Eventually, Fiat Chrysler might get a valuable lifeline for their vehicles that are not electric as of yet. FCA CEO Mike Manley has mentioned that Tesla could very well provide batteries and drivetrains for Fiat-Chrysler electric cars that are coming in the future. The development and rollout of the plan are taken longer than expected, but there is progress on both sides.
The comment was made by Manley after the release of FCA’s earnings spot, which happened on October 31, 2019. Just how much is on the table when it comes to the pooling deal? The CEO declined to answer.
However, Manley did respond to a follow-up question on whether Fiat-Chrysler will be open to purchasing an all-electric platform from Tesla. The CEO answered that it could happen if FCA’s merger with the PSA Group goes through. For that to happen, Chrysler would need a valuable ally that is knowledgeable on all things electric vehicle technology.
“It would be wrong of me to say no,” said Manley. Manley also discussed adding that drivetrains and batteries are most likely what FCA will be purchasing from Tesla. The CEO also mentioned that there’s a big possibility that the company is buying a “skateboard” platform from Tesla, which it would then use for its various brands.
This isn’t the first time that the idea of Tesla acting as a supplier for veteran automakers happened. They have engaged in other activities in the past during their early days. The then-small EV startup supplied Toyota with powertrains, which resulted in them being significant investors in the company.
While Manley addressed the point, he also added that Fiat-Chrysler’s pooling deal with Tesla would end in 2021. Manley also stated that the company’s main priority is still sustainability. “Our relationship with Tesla goes back a long way. It really has helped us. But FCA is absolutely committed to reducing CO2 emissions around the world,” said Manley.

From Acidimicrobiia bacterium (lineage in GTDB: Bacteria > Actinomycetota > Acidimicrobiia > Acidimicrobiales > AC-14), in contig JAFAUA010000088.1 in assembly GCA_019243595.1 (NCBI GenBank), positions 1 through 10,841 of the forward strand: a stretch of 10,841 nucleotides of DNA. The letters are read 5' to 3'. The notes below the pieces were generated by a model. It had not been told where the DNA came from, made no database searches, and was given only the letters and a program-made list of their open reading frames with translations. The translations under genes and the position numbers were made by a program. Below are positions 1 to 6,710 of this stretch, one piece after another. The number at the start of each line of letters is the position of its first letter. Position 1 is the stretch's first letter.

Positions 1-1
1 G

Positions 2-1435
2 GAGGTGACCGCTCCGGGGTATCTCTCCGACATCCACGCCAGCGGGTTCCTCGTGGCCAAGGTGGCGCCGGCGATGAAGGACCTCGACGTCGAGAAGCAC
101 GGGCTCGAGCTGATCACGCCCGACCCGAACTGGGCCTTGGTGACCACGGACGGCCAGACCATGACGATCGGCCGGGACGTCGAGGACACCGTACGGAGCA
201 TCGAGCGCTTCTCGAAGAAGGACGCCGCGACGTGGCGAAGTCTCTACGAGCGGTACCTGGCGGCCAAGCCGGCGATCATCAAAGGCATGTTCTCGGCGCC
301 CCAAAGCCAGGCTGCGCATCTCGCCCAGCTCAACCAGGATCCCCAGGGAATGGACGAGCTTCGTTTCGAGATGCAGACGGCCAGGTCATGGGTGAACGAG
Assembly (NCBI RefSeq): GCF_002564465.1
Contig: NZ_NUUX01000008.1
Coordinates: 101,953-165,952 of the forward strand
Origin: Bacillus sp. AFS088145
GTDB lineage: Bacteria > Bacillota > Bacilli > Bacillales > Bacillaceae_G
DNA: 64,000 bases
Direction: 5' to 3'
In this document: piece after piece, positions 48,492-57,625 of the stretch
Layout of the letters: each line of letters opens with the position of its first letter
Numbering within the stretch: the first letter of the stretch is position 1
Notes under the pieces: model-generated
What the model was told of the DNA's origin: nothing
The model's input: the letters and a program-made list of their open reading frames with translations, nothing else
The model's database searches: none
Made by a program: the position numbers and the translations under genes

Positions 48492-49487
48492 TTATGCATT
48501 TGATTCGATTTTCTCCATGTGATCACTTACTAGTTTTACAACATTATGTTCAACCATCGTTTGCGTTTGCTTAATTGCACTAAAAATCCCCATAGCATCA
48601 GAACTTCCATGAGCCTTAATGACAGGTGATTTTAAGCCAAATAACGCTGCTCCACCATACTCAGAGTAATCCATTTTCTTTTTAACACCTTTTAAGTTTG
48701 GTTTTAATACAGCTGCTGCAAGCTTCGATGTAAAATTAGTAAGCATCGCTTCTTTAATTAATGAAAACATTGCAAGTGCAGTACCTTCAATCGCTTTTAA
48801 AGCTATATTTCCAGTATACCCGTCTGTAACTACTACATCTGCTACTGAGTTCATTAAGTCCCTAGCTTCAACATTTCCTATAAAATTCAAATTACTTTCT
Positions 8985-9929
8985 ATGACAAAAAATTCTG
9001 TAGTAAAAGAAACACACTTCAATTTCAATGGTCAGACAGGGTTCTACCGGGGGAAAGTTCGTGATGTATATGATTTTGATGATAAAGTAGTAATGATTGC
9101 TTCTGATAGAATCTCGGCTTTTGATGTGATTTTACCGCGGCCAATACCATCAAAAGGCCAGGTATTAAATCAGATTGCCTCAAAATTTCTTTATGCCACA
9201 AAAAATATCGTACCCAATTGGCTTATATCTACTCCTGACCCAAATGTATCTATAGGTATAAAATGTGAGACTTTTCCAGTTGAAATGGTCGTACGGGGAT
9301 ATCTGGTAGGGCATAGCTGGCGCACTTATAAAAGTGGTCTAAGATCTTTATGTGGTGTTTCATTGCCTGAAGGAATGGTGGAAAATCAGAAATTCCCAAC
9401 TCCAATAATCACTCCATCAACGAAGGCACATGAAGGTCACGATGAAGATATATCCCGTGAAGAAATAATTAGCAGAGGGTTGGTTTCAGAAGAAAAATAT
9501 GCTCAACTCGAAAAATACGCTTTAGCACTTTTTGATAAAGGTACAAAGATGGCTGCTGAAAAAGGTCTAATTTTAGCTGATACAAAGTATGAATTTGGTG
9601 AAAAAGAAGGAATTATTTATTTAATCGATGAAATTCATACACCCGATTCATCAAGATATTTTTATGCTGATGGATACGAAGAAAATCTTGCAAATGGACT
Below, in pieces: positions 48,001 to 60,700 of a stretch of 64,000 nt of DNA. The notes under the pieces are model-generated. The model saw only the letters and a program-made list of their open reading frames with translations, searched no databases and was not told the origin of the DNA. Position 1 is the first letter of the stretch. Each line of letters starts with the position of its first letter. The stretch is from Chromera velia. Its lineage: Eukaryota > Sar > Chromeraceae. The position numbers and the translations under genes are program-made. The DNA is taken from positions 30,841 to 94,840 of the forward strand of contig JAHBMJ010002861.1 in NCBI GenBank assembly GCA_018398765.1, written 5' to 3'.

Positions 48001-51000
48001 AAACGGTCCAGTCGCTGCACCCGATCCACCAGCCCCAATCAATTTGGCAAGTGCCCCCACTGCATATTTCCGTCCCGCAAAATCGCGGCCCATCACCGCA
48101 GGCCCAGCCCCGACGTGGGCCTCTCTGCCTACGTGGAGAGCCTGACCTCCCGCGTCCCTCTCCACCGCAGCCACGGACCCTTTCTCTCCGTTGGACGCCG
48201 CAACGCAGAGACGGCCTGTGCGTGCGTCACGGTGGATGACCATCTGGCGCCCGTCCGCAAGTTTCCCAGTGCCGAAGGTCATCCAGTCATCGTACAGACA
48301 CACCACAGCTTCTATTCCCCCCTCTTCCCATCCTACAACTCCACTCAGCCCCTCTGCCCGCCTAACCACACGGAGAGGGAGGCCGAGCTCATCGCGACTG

The idea of Tesla working with other suppliers was mentioned in the company’s recently-held Q3 2019 earnings. Elon Musk, CEO seemed optimistic about the idea of Tesla selling its components to other OEMs. When addressing the topic, Musk stated that such initiatives are in line with the electric car marker’s mission.
“It would be consistent with the mission of Tesla to help other car companies with electric vehicles on the battery and powertrain front, possibly on other fronts. So it’s something we’re open to. As a lot of people know, we open-sourced our patents so that those would not serve as an obstacle to the adoption of electric vehicles or solar power or stationary storage. And we’re definitely open to supplying batteries and powertrains and perhaps other things to other car companies,” he said.
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